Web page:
In recent times, coconut oil has been scrutinised within modern medicine through misconception and marketing of the wrong information. Being a saturated fat, coconut oil has been labelled as “artery-clogging” and is believed to increase blood cholesterol levels and cause heart disease. The misunderstanding surrounding saturated fat in the diet has left people confused about what they should and shouldn’t be eating.
When you understand how coconut oil works differently within the body, you will see why it has been labelled as the “healthiest oil on earth.”
For generations, people living in tropical regions throughout the world have used coconut as a staple in their diets for nourishment and good health.
The coconut tree produces a variety of products including coconut meat, milk, cream, water, nectar and oil. Coconut oil is derived from the meat of a mature coconut and is considered a functional food, meaning it possesses health benefits far beyond it’s nutritional content. The coconut oil itself is not the cure for a particular health condition or disease, but it does provide the body with the nutritional support it requires to heal itself.
What separates coconut oil from other dietary oils is it’s molecular structure; it is composed predominately of medium chain fatty acids (MCFA). These MCFA are what gives coconut oil it’s unique nutritional and medicinal benefits. When we eat MCFA, the body metabolises them differently to other fats (which need to be broken down by the digestive system, and then packaged into little bundles of fat and proteins known as lipoproteins). Unlike other fats, MCFA don’t circulate in the bloodstream, therefore they cannot be stored inside fat cells or clog artery walls. Because MCFA are so easily digested, they are immediately absorbed into the bloodstream and delivered to the liver where they are used as an instant source of energy. In simple terms – MCFA are used to produce energy, not arterial plaque or body fat.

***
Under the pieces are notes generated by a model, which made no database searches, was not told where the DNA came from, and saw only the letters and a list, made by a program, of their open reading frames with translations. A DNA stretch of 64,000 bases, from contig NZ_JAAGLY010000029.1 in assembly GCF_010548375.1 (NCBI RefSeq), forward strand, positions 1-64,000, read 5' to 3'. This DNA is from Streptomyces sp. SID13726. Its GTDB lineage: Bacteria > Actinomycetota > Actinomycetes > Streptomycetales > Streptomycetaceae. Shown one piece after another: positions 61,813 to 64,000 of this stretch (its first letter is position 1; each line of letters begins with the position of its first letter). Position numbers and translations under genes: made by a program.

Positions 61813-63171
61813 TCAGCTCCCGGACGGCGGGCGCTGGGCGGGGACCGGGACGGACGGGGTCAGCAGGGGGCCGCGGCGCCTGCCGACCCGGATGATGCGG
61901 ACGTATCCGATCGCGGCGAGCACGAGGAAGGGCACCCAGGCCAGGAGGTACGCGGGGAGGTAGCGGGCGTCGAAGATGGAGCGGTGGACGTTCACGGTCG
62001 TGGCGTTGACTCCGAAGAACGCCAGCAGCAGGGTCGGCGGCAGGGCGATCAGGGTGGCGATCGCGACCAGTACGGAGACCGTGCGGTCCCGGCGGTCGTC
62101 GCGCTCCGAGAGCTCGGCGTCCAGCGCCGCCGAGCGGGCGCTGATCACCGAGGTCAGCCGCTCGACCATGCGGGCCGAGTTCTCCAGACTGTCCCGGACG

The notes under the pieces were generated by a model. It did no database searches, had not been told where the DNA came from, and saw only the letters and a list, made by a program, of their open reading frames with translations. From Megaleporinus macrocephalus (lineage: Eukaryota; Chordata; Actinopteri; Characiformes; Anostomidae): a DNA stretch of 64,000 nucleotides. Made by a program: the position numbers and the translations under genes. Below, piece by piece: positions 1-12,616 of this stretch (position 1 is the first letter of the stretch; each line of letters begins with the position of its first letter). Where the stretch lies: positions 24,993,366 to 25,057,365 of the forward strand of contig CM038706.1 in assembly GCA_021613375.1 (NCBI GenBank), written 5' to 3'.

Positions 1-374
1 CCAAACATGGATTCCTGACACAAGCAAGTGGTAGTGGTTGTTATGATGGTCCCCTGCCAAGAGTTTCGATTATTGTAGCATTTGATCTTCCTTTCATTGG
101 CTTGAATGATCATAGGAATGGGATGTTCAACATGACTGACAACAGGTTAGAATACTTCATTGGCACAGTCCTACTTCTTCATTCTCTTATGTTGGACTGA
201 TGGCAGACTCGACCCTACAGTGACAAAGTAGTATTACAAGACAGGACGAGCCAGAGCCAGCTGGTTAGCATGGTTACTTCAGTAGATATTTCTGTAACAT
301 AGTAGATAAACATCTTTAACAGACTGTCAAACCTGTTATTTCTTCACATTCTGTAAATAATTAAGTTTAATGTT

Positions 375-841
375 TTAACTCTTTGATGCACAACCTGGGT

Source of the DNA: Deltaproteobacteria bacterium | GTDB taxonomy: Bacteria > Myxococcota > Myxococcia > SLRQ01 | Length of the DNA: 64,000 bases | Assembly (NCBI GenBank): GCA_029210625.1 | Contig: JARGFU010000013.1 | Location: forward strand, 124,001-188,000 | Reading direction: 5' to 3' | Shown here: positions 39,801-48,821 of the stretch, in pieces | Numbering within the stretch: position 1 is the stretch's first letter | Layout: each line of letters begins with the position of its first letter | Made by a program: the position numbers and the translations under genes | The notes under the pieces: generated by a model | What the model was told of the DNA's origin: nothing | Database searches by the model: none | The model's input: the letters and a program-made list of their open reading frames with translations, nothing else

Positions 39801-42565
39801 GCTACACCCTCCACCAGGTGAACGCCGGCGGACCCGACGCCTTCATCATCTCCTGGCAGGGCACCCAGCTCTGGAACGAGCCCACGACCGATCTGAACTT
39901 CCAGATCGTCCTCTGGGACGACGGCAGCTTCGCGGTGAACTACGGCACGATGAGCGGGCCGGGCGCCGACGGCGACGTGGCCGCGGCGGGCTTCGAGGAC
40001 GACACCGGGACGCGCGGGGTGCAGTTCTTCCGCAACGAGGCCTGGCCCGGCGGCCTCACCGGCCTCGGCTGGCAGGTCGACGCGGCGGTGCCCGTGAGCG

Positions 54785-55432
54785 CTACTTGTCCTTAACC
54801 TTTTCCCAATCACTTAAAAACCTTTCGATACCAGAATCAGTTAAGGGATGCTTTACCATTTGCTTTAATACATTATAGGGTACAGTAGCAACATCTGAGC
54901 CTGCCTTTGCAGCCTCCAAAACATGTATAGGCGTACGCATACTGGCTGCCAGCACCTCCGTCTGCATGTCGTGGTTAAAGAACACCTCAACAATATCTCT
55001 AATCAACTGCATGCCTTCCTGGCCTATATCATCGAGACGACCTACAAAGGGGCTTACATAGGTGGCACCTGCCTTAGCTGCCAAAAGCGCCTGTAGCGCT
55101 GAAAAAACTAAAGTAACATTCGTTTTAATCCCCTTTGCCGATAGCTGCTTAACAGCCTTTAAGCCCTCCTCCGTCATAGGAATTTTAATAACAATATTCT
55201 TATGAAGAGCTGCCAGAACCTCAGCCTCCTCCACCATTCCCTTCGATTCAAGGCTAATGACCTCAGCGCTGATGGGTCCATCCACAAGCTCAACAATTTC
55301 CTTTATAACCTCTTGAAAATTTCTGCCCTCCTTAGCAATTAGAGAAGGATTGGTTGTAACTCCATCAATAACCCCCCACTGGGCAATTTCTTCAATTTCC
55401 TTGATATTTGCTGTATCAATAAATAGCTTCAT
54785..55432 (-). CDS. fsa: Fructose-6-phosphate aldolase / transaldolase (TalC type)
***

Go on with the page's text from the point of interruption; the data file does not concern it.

In the kitchen, coconut oil is one of my favourite cooking oils. It’s flavour is mild so it doesn’t affect the flavour of food, but more importantly, it retains all of it’s nutrients when cooked at a high temperature. Olive oil is also great to use in the kitchen, but once it is heated too high, it loses all of it’s health benefits and causes more harm than good. Coconut oil is usually solid at room temperature (except in summer) and can be easily melted to use in a salad dressing. It can be used in most recipes to replace margarine, butter, vegetable oils and also be added to smoothies or herbal teas.
Coconut oil contains high amounts of powerful antioxidants, helping the body to fight off free radicals. Oxidative damage caused by free radicals in the environment contribute to disease and premature ageing in all systems in the body. If we can see the damaging effects of oxidative stress on the skin, we need to be aware that this is also happening inside the body as well. If your body is ageing on the outside, it is also ageing on the inside.